“I think that definitely comes into play,” he said. “The amount of stress you have in your normal life will definitely carry over and show when you’re competing in your fights. It will also affect your training. If you’re really stressed out, you might want to stay home one day and not go to the gym and not worry about anything. So I think stressors in your real life do affect you in your fight and in your training.”
One thing not on Lamas’ mind this week though is his seven month layoff due to injury. Originally scheduled to step in for the injured Erik Koch against Dustin Poirier at UFC 143 in February, Lamas wound up having to pull out himself, a frustrating prospect for the Chicago iron man.
“That was the first fight that I’ve ever had to pull out of and I really didn’t want to do it,” he said. “It was kind of a pride thing that I didn’t want to pull out, but it was for the best, and I needed to let myself heal up. I’ve had a long break before. My last fight in the WEC was in December, and then by the time I was called for my first UFC fight, it was in June. So it was the same, about six, almost seven months, so I don’t think I’m going to have any ring rust or anything like that. I’ve been training really hard and as soon as I got healed up, I was right back in the gym.”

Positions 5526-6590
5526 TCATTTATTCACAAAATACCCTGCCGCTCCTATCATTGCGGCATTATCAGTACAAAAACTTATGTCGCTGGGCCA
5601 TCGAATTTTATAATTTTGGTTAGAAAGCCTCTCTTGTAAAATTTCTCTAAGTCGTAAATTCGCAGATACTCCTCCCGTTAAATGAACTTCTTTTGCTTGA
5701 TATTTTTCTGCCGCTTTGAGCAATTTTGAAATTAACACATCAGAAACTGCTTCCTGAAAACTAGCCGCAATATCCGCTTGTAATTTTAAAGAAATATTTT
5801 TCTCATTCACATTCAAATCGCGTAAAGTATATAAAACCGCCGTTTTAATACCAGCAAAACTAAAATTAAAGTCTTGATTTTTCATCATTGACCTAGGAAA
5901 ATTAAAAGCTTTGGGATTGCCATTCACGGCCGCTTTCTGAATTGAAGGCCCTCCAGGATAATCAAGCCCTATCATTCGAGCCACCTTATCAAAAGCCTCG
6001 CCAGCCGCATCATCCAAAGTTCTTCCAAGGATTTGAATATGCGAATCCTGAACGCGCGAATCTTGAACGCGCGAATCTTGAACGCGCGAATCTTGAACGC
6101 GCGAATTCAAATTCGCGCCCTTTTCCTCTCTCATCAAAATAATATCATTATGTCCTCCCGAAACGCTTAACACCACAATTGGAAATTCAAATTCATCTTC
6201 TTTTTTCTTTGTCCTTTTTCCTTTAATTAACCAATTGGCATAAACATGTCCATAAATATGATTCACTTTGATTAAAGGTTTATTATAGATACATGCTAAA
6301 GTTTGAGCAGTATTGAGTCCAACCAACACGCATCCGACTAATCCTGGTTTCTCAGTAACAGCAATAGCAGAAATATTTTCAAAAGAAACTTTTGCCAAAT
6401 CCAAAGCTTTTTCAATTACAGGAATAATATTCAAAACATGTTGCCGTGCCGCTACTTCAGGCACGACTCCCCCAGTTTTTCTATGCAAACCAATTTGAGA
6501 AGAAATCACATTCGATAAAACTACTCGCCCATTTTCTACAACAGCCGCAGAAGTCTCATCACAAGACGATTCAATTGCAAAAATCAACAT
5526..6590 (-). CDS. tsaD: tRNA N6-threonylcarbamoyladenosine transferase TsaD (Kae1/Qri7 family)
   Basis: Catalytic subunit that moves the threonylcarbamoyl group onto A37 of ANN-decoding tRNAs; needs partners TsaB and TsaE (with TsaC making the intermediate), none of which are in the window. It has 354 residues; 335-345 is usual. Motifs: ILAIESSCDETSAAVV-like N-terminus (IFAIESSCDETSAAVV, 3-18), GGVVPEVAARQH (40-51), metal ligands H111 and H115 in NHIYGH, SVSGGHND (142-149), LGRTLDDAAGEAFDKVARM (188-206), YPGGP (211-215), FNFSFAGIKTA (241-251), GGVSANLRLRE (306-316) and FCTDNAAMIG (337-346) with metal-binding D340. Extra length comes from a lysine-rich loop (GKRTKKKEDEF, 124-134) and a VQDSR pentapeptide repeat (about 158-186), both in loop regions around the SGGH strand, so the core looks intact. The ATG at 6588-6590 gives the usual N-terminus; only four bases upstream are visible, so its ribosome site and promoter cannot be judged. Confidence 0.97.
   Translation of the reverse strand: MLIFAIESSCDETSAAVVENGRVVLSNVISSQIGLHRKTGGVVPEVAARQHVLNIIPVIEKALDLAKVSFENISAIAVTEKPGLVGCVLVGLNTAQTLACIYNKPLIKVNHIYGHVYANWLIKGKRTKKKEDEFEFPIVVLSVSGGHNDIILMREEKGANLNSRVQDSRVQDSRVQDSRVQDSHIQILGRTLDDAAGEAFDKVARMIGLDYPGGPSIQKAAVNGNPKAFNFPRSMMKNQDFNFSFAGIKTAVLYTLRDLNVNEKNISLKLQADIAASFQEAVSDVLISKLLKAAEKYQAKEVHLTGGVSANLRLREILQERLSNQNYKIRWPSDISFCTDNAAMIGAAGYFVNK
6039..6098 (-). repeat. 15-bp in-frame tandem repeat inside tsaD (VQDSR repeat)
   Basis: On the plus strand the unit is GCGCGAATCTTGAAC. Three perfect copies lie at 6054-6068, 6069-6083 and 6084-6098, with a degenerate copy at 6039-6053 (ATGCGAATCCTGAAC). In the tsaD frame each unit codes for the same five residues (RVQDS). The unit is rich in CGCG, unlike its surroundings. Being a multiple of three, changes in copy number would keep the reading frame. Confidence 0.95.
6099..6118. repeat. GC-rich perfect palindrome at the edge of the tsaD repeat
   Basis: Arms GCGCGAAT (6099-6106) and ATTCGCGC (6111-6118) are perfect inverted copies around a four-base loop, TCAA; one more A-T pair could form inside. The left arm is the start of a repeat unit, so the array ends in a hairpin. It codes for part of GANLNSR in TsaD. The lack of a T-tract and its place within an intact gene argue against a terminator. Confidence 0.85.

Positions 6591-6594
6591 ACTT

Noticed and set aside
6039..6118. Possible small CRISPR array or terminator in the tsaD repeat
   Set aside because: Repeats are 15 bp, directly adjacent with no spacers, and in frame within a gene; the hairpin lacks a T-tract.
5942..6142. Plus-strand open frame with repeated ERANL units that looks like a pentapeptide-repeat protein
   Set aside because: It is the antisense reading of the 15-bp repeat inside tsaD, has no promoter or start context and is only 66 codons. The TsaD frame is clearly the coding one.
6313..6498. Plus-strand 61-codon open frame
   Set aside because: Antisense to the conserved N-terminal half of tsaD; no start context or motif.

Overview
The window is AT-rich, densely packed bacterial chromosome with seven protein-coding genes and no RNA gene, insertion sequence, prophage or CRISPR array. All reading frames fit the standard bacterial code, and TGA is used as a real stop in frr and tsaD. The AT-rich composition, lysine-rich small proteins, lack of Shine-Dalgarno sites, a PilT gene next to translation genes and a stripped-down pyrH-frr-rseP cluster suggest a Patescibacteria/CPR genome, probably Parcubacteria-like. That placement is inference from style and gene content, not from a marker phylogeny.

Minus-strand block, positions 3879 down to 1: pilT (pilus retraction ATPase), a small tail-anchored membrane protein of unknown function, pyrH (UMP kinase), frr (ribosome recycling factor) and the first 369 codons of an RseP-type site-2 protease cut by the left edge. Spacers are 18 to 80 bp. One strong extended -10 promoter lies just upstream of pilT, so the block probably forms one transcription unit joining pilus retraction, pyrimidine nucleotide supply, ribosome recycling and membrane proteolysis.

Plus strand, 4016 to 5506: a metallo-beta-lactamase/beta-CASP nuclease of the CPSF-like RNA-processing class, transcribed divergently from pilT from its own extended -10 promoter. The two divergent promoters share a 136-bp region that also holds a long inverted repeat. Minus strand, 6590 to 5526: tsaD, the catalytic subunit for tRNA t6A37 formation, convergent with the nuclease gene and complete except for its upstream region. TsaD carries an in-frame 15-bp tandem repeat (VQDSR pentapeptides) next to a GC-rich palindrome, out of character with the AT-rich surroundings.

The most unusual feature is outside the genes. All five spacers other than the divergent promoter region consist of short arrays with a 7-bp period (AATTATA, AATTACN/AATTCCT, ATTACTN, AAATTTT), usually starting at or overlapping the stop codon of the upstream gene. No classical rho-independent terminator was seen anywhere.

And in Hioki, Lamas will be tested by one of the best in the game, a longtime international star who came to the UFC in 2011 and quickly posted wins over George Roop and Palaszewski. Expected to jump to the head of the line to face featherweight boss Jose Aldo, Hioki instead asked for another fight, and that fight is Lamas, who knows this is a golden opportunity, but isn’t about to look past it.
“If I were to look ahead, that would mean that I’m looking past Hioki, and I don’t want to do that for one second,” he said. “He is a very dangerous fighter, he’s a great fighter with a lot of experience, and I’m gonna give him the credit he deserves and I’m gonna stay one hundred percent focused on him and this fight.”
It’s the response you would expect from the seemingly one hundred percent serious Lamas, but as he reveals, what you see is not necessarily what you will always get from him.
“The person I am when I fight isn’t the person I am outside the cage or outside of training,” he said. “I’m actually a very easygoing, goofy person and everybody who knows me always says ‘man, if the rest of the world knew how you really are, they wouldn’t even believe it.’ (Laughs) A lot of guys say there’s a switch that changes when they’re training or going to fight, and that’s really how I am. I get into this really serious mood and attitude, and I’m not the person that I am outside with my friends and family.”
On Friday, that switch gets flipped.
“There’s nothing else I’d rather do. I don’t want to be stuck in a cubicle for eight hours a day,” he said. “I’d rather be busting my butt in the gym and working out every day. The feeling you get when you win a fight is the most gratifying feeling in the world. There’s nothing like it, and it becomes addictive and it becomes like a drug. The more you get it, the more you want it.”
Lamas Hopes to Feed His Winning Addiction Friday in AC
"I feel that I can give anybody a tough fight in the 145-pound weight class." - Ricardo Lamas